May 26, 2013
In a recent discussion a friend was telling me how he felt he was not as smart as the people he thinks are doing the best research on the most important topics. He said a few jaw-dropping names, which indeed are smarter than him, and mentioned their research agenda, say, A B and C.
From that, a remarkable implication followed, in his cognitive algorithm:
Therefore I should research thing D or thing E.
Which made me pause for a moment. Here is a hypothetical schematic of this conception of the world. Arrows stand for "Ought to research"
Humans by Level of Awesome (HLA) Research Agenda by Level of Importance. (RALI)
Mrs 1 --------> X-risk #1
2 --------> X-risk #2
3 --------> Longevity
4 --------> Malaria Reduction
5 --------> Enhancement
1344 --------> Increasing Puppies Cuteness
It made me think of the problem of creating match making algorithms for websites where people want to pair to do stuff, such as playing tennis, chess or having a romantic relationship.
This reasoning is profoundly mistaken, and I can look back into my mind, and remember dozens of times I have made the exact same mistake. So I thought it would be good to spell out 10 times in different ways for the unconscious bots in my mind that didn't get it yet:
1) Research agenda topics are polygamous, they do not mind if there is someone else researching them, besides the very best people who could be doing such research.
2) The function above should not be one-to-one (biunivocal), but many-to-one.
3) There is no relation of overshadowing based on someone's awesomeness to everyone else who researches the same topic, unless they are researching the same narrow minimal sub-type of the same question coming from the same background.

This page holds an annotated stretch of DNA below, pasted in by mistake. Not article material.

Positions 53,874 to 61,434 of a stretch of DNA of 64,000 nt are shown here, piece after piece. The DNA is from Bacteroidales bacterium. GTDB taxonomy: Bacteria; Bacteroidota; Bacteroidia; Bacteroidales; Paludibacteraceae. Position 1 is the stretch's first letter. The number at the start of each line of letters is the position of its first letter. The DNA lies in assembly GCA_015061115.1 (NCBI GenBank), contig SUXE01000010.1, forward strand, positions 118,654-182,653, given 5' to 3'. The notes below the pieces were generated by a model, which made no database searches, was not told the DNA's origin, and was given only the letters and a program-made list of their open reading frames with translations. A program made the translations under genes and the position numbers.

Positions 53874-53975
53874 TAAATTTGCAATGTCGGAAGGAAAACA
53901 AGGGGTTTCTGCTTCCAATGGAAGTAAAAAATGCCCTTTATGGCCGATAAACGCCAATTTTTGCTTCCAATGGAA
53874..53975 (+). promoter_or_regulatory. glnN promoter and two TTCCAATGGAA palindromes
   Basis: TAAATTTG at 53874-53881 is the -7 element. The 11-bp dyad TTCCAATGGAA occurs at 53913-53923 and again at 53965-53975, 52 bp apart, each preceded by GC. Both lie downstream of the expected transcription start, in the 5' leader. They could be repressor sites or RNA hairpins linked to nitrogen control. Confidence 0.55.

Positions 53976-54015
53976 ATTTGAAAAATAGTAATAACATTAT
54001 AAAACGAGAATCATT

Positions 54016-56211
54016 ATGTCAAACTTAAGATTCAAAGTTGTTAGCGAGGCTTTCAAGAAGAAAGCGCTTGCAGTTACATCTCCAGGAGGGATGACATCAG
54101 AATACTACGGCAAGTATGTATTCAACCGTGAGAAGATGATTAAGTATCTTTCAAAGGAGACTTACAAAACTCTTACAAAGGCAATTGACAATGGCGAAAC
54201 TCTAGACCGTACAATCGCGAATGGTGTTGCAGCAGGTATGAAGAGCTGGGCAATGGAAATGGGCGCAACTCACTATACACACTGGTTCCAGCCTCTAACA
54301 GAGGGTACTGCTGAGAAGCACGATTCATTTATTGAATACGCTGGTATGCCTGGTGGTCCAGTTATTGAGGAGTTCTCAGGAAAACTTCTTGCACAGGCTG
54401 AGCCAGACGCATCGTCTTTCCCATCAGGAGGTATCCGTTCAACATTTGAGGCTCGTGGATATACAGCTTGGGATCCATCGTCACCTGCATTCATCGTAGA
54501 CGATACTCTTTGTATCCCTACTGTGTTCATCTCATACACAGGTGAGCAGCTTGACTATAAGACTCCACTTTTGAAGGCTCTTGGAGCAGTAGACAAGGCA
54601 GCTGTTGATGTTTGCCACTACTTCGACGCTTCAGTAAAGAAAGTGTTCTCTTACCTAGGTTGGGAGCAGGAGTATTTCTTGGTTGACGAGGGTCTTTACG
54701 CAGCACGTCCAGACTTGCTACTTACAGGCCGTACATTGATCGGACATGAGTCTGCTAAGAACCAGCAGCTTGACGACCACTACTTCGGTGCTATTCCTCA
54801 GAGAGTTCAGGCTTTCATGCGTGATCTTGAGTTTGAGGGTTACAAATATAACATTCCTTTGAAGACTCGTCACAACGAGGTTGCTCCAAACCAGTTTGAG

4) Overdetermination doesn't happen at the "general topic level".
5) Awesome people do not obfuscate what less awesome people do in their area, they catapult it, by creating resources.
6) Being in an area where the most awesome people are is not asking to "lose the game" it is being in an environment that cultivates greatness.
7) The amount of awesomeness in a field does not supervene on the amount of awesomeness in it's best explorer.
8) The Best person in each area would never be able to cause progress alone.
9) To want to be the best in something has absolutely no precedence over doing something that matters.
10) If you believe in monogamous research, you'd be in the akward situation where finding out that no one gives a flying fuck about X-risk should make you ecstatic, and that can't be right. That there are people doing something that matters so well that you currently estimate you can't beat them should be fantastic news!
Well, I hope every last cortical column I have got it now, and the overall surrounding being may be a little less wrong.
Also, this text by Michael Vassar is magnificent, and makes a related set of points.